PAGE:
When there was no Facebook or YouTube, no influencers, vlogging and selfies – and only a third of homes were connected to the Internet. When 'memes' were a Richard Dawkins concept, discussed in the New Scientist. When, post dotcom-crash, most of the money and VCs had shifted focus away from web. Between the arrival of the first film for cinema shot on digital video, and the conversions of cinemas to digital projection. Between Hoxton being a centre of digital creativity, and it being a Nathan Barley reference.
This is the space where Shooting People was born in 1998, and it’s right in between the dotcom crash of 2000 and the founding of Facebook and YouTube in 2004 that Shooting People decided to convert from free email list run by volunteer labour, to a sustainable business.
Driving this is Cath le Couteur, who was part of the UK’s first internet cafe, which started in 1994, the women-run Cyberia. She worked at the BBC as an imagineer, while finishing studies at NFTS as film director. Stu Tily, was part of the brains behind ‘Fax Your MP’ (turning emails to any UK politician into faxes to them) and then CTO of another.com, famous for novelty email addresses. And Jess, then the assistant commissioning editor for Independent Film and Video at Channel 4. Her main broadcast documentary credit was a film about Bruce Lee for the Channel’s Bruce Lee Night.
In 1998, in a pre-GDPR-gambit, Jess and Cath had taken "sixty email addresses that we poached from various places like the New Producers Alliance book and also people that we knew" (ref) and sent them an email.
Jess, Cath and Stu used Mailman (aka list.org), an open source email list manager overseen by the Free Software Foundation's GNU project, that bundles emails received at an address into a single email digest. It lets list moderators accept or reject emails and send messages to those they’re rejecting. There were (and still are) 1000s of such lists, mostly in the tech and academic sector. Cath and Jess decided to launch one for indie UK filmmakers and within a year, they had 4,000 members.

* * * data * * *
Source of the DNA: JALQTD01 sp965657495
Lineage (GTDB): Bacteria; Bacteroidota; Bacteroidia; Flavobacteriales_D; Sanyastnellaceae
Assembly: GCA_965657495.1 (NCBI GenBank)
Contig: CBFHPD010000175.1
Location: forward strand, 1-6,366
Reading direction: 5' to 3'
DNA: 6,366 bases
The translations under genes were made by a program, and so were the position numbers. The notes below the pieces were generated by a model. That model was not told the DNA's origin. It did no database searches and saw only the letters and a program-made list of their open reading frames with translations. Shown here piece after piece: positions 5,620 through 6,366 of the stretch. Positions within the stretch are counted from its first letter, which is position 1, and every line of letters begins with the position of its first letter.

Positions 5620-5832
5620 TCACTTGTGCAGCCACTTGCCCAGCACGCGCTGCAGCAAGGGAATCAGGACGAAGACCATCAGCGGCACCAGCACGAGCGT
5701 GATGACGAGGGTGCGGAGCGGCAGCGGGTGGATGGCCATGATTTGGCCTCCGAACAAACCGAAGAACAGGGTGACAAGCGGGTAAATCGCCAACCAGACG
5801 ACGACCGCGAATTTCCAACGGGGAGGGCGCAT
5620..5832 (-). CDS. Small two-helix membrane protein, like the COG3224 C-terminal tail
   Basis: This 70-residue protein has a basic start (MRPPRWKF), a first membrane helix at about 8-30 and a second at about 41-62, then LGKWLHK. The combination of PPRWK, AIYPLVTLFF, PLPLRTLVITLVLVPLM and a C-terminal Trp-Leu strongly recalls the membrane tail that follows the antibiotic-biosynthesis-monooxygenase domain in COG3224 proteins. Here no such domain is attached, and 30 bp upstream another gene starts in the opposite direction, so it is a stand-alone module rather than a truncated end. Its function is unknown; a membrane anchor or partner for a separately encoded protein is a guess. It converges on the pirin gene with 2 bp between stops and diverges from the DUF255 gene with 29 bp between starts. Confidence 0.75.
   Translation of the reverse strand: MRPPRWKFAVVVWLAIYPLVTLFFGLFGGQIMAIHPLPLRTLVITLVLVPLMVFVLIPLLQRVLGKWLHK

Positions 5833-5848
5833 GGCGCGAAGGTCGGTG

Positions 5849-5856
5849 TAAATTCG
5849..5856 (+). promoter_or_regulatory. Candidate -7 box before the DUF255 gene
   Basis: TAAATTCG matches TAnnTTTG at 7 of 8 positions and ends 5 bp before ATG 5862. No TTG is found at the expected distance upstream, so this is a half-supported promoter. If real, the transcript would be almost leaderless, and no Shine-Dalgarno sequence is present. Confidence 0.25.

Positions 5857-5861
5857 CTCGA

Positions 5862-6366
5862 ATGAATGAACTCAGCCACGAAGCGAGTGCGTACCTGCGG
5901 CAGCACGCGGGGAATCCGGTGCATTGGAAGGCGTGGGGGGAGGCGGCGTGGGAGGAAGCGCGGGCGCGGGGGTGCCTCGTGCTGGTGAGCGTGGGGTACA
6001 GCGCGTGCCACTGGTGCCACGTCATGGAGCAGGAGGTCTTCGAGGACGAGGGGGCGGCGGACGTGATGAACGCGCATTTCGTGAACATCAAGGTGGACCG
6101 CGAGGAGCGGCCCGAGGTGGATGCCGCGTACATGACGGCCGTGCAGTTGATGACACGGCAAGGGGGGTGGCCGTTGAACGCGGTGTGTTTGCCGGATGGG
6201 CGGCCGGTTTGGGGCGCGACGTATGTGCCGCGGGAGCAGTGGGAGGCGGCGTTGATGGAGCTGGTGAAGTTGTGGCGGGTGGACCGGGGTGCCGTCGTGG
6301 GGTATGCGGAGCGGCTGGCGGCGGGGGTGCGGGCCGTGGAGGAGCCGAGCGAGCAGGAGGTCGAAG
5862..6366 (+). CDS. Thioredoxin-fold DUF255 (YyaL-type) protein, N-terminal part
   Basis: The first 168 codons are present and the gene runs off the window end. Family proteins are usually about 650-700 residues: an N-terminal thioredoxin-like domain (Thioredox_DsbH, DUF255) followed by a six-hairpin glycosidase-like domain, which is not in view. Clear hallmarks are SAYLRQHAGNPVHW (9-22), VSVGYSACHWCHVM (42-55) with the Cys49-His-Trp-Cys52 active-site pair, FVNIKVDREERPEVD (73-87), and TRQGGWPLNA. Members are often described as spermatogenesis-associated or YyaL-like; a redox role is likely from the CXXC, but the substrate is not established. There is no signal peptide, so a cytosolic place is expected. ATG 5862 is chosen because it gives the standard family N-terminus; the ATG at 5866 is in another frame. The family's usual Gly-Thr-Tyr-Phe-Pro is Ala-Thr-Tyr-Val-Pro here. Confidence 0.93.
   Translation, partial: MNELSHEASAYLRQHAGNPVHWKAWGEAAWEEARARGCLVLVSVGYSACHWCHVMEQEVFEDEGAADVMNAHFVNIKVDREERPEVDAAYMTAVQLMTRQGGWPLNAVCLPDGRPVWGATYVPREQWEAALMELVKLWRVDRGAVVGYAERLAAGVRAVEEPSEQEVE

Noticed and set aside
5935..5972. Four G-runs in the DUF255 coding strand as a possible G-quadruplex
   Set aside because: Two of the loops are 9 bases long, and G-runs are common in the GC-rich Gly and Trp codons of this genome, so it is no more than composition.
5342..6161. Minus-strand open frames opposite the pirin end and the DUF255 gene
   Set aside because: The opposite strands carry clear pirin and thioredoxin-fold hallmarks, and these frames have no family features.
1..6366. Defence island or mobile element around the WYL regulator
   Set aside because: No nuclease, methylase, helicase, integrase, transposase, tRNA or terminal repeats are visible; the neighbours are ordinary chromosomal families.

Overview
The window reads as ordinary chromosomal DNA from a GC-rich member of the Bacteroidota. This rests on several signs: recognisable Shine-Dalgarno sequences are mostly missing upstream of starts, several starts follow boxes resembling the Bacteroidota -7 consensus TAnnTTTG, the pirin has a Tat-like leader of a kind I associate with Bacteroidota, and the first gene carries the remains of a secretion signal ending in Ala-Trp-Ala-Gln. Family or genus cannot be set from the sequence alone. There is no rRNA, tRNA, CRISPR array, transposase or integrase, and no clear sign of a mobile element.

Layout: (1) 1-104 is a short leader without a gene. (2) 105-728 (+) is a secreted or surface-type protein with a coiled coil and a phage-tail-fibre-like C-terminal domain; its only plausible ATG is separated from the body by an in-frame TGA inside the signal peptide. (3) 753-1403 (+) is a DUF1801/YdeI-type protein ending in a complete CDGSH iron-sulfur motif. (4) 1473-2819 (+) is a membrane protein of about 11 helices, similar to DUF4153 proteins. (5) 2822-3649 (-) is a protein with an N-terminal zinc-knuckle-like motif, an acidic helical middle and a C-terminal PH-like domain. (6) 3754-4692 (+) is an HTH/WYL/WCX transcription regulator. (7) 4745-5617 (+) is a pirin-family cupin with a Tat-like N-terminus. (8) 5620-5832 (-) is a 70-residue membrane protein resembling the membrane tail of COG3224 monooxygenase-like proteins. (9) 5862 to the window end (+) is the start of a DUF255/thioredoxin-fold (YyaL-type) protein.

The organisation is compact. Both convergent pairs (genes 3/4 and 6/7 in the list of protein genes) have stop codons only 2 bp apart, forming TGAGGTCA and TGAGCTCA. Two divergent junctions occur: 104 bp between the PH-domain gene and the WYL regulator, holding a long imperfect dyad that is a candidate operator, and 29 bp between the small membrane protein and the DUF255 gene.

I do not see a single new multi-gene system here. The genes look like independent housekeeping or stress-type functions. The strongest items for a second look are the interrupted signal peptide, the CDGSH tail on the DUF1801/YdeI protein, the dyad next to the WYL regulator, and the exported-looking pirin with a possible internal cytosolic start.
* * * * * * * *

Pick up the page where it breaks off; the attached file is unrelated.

To recap, Jess and Caths' plan for Shooting People demonstrated:
- A new type of web business built around freely licensed ‘user-created content’, beyond web 1’s Search and Hosting/GeoCities-type businesses. Shooters’ product was not its own content, but the curation, moderation and categorisation of other people's content, within a closed community.
This is the heart of Web 2.0.
- You can build this business from premium subscriptions (aka Fremium) where users get value for free, but more value if they pay. Since the successful launch of ad-free YouTube Premium in November 2014, all the web titans have offered freemium subscriptions: Twitter/X Blue, Meta Verified, Snapchat+, Tumblr Ad-free, TikTok Lemon8, etc. It seems Musk's gamble in buying the already loss-making Twitter was largely about believing he could make paid subs work.
This is a major part of Web 2.0 since 2014.
- You can do this on an open protocol (email), with an open source tool (GNU Mailman). Lock-in and patented tech are not required. What’s unique is your brand (which Jess and Cath worked really hard on), culture, and the quality of your curation. Web 2.0 ignored open protocols, but it's the heart of the push to protocol-based social networking, aka the ‘fediverse’ of the W3C’s Activity Pub (aka Mastodon, Pixelfed, Lemmy, PeerTube, etc), BlueSky's AT, Matrix, Scuttlebut and others.
This is the post 2018 'Fediverse' web, offering an alternative to the social web monopolies.
- You can’t avoid paid and professional human moderation. Paid moderators who can apply the same posting guidelines to all content, not letting the crowd (aka privileged, ‘time-rich’ / privately-funded) dictate what is and isn’t problematic. Web 2.0 also ignored this and continues to try to automate / crowd-delegate moderation, even in the aftermath of genocide in Myanmar or countless dead from Covid disinformation.
No-one's doing this yet at scale.